2. ^ a b c d e f g Wetmore RF. (2007). "Tonsils and adenoids". In Bonita F. Stanton; Kliegman, Robert; Nelson, Waldo E.; Behrman, Richard E.; Jenson, Hal B.. Nelson textbook of pediatrics. Philadelphia: Saunders. ISBN 1-4160-2450-6. 
  3. ^ a b c d e f g Thuma P. (2001). "Pharyngitis and tonsillitis". In Hoekelman, Robert A.. Primary pediatric care. St. Louis: Mosby. ISBN 0-323-00831-3. 
  4. ^ a b c d e f g Simon HB (2005). "Bacterial infections of the upper respiratory tract". In Dale, David. ACP Medicine, 2006 Edition (Two Volume Set) (Webmd Acp Medicine). WebMD Professional Publishing. ISBN 0-9748327-6-6. 
  5. ^ Tonsillitis and Adenoid Infection MedicineNet. Retrieved on 2010-01-25
  6. ^ S. G. Nour; Mafee, Mahmood F.; Valvassori, Galdino E.; Galdino E. Valbasson; Minerva Becker (2005). Imaging of the head and neck. Stuttgart: Thieme. pp. 716. ISBN 1-58890-009-6. 
  7. ^ a b van Kempen MJ, Rijkers GT, Van Cauwenberge PB (May 2000). "The immune response in adenoids and tonsils". Int. Arch. Allergy Immunol. 122 (1): 8–19. doi:10.1159/000024354. PMID 10859465. 
  8. ^ a b Perry M, Whyte A (September 1998). "Immunology of the tonsils". Immunology Today 19 (9): 414–21. doi:10.1016/S0167-5699(98)01307-3. PMID 9745205. 
  9. ^ a b c MedlinePlus Encyclopedia Tonsillitis
  10. ^ a b c d e Putto A (1987). "Febrile exudative tonsillitis: viral or streptococcal?". Pediatrics 80 (1): 6–12. PMID 3601520. 
  11. ^ Renn CN, Straff W, Dorfmüller A, Al-Masaoudi T, Merk HF, Sachs B (2002). "Amoxicillin-induced exanthema in young adults with infectious mononucleosis: demonstration of drug-specific lymphocyte reactivity". Br. J. Dermatol. 147 (6): 1166–70. doi:10.1046/j.1365-2133.2002.05021.x. PMID 12452866.  -Renn studied 4 patients who where treated amoxicillin for throat infection and lymphadenopathy. Infectious mononucleosis was present in the patient’s blood due to trace of Epstein-Barr antibodies. The three tests performed where the patched test, intracutaneous test, and lymphocyte transformation test. The results of the patched test assas the caused of their rash were 1 out of 4 patients. The intracutaneous showed 2 out of 4 patients with positive results that pointed to amoxicillin. The LTT results showed 3 out of 4 that pointed to amoxicillin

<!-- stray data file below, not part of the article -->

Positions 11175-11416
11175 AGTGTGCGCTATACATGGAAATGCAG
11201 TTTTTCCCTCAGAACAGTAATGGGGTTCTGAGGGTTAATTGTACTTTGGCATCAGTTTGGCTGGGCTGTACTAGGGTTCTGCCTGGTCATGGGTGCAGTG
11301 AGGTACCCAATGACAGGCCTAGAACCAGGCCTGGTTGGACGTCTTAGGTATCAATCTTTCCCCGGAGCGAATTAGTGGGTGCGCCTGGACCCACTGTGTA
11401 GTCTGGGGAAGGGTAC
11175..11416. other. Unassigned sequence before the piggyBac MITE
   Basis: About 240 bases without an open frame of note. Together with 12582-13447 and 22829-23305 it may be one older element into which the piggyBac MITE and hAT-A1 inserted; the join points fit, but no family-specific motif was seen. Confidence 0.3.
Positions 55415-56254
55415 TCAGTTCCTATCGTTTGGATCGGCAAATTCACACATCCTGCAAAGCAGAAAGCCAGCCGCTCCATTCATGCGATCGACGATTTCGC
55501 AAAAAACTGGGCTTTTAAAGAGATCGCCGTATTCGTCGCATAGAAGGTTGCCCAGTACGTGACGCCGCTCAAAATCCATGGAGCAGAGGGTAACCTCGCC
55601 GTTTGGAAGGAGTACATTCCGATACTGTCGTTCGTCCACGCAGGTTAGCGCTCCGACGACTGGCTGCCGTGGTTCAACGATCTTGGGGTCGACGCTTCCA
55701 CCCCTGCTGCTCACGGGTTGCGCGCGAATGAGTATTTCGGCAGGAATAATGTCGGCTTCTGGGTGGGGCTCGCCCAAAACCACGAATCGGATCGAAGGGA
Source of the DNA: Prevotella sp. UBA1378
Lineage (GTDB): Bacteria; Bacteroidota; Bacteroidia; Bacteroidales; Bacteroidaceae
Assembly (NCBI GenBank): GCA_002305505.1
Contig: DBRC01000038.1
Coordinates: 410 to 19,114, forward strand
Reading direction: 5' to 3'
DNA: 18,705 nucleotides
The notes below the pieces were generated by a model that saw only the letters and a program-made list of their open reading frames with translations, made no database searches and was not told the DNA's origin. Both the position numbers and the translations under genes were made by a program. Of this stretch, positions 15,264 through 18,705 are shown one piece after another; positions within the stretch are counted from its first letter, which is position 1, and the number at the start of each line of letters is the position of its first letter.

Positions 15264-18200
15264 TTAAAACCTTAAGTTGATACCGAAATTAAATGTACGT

12. ^ Van Cauwenberge P (1976). "[Significance of the fusospirillum complex (Plaut-Vincent angina)]" (in Dutch; Flemish). Acta Otorhinolaryngol Belg 30 (3): 334–45. PMID 1015288.  — fusospirillum complex (Plaut-Vincent angina) Van Cauwenberge studied the tonsils of 126 patients using direct microscope observation. The results showed that 40% of acute tonsillitis was caused by Vincent's angina and 27% of chronic tonsillitis was caused by Spirochaeta
  13. ^ Boureau, F. et al. (1999). "Evaluation of Ibuprofen vs Paracetamol Analgesic Activity Using a Sore Throat Pain Model". Clinical Drug Investigation 17: 1–8. doi:10.2165/00044011-199917010-00001.